The legal framework and sentencing policy
Tuesday, 18 July 2017
The legal framework and sentencing policy
Policy Key Facts
- In Great Britain, from 2011-15, under 2% of all trip stages were made by cycle, but cyclists represented around 6% of fatalities and 14% of serious injuries.
- Over the same period, c.84% of cyclists’ road fatalities reported by the police happened in crashes involving a motor vehicle.
- Between 2005 and 2016 in England and Wales, the number of people disqualified from driving directly by the courts dropped from 155,484 to just 62,822 – a fall of 60%.
- In 2016, 90% of drivers sentenced for killing another road user were directly disqualified by the courts, compared to 96% in 2005 (100% were banned in 2006 and 2008).
- In January 2017, there were 9,909 drivers still able to drive even though they had amassed 12 points or more on their licence increases, even though those who accumulate this number automatically face disqualification.
- For dangerous driving with a fatal outcome, the maximum sentence is 14 years; for both dangerous driving that causes a serious injury, and causing death by ‘careless’ driving, the maximum prison sentence is five years.
Cycling UK View
- The legal framework should make it clear that it is unacceptable to endanger and intimidate other road users. This is particularly important for cyclists and pedestrians because they are disproportionately likely to be the victims of road crashes.
- The current legal definitions for ‘careless’ and ‘dangerous’ driving have led to confusion, inconsistency and injustice. As a result, too many drivers who have obviously and evidently caused ‘danger’ are convicted of ‘careless’ rather than ‘dangerous’ driving due to confusion over the standard of driving to be applied. As a result, they may receive derisory penalties, or are acquitted altogether.
- The definitions of ‘careless’ and ‘dangerous’ driving should therefore be revised, along with the available penalties as part of the Government’s ongoing review of driving offences and penalties.
- To eliminate the element of subjectivity when determining how far a driver has fallen short of the standards expected of a careful and competent driver, their driving should be measured against a clear, objective standard. This could be based, for example, around the standard required to pass the driving test, which should surely be the minimum expected of a careful driver.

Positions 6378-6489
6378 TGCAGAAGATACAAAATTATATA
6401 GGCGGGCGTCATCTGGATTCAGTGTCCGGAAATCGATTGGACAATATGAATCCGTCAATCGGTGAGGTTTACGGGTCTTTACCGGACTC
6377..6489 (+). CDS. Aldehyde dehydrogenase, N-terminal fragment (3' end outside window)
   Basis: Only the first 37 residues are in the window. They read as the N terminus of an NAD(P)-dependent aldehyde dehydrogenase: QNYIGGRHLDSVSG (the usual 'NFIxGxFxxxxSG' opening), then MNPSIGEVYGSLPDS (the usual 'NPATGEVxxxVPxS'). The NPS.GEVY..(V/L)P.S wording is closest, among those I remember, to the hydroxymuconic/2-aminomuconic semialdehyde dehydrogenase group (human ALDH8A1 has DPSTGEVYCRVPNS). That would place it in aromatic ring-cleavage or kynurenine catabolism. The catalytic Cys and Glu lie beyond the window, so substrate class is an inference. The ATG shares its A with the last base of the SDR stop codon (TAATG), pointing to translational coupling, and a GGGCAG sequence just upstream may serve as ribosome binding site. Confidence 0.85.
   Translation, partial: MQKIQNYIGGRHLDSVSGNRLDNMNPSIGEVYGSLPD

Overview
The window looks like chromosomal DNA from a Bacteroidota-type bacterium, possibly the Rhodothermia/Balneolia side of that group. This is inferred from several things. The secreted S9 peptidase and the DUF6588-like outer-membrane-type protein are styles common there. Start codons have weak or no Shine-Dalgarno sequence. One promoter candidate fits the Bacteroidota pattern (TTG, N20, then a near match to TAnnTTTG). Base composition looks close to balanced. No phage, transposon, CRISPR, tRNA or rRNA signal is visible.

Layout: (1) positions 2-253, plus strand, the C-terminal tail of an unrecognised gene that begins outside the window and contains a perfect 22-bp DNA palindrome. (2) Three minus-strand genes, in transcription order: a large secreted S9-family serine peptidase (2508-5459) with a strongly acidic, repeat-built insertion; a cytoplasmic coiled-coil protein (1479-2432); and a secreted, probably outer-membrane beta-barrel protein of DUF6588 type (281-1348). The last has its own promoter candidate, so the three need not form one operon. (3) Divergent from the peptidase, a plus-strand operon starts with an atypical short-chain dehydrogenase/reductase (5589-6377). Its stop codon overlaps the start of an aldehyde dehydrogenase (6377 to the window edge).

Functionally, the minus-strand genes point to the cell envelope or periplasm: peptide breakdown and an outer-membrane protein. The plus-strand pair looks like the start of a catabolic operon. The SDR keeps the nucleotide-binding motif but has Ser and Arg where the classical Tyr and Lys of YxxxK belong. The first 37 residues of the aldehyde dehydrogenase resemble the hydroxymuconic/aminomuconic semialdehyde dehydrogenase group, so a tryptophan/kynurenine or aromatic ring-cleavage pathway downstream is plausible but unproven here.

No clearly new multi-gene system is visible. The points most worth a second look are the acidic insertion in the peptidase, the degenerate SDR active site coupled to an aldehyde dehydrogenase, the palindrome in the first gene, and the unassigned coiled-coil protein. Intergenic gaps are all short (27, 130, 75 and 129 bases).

- Prosecution guidelines should be amended to reflect the above.
- The underlying principle of sentencing must be that road crime is treated as real crime, and not minimised as mere ‘traffic offences’.
- Whether a seriously injured victim happens to survive or die makes too much difference to the sentences available. Instead, sentencing should primarily reflect the standard of driving, rather than its outcome.
- Too often, discussions on how the justice system should penalise offending drivers centre on custodial sentences. This neglects the value of driving bans both as a penalty and as a means to protect the public:
- Driving bans should be more widely used as a penalty and to ensure that those who cause danger are not allowed to driver again until they can prove they can do so safely.
- Those who appear to have driven recklessly or with intent to cause danger should still normally receive prison sentences, as should repeat offenders, particularly those who have breached past driving bans. Long-term or lifetime disqualification should also be the norm in such cases.
- Banned drivers, especially those who drive professionally, should be retested before regaining their licence.
- The courts should be given the power to impose driver retraining as a sanction for convicted drivers.
- The definition of ‘exceptional hardship’ should be revised to prevent the routine use of this defence by drivers seeking to avoid driving bans.
- An offence of causing serious injury or death by car-dooring should be introduced, with much tougher penalties than fines.
- The Government’s ongoing review of driving offences and penalties should include all the above proposals.
- Fines in serious or fatal cases can trivialise the seriousness of the offence, particularly when the fine is small.
- The above proposals should be reflected in revisions to sentencing guidelines.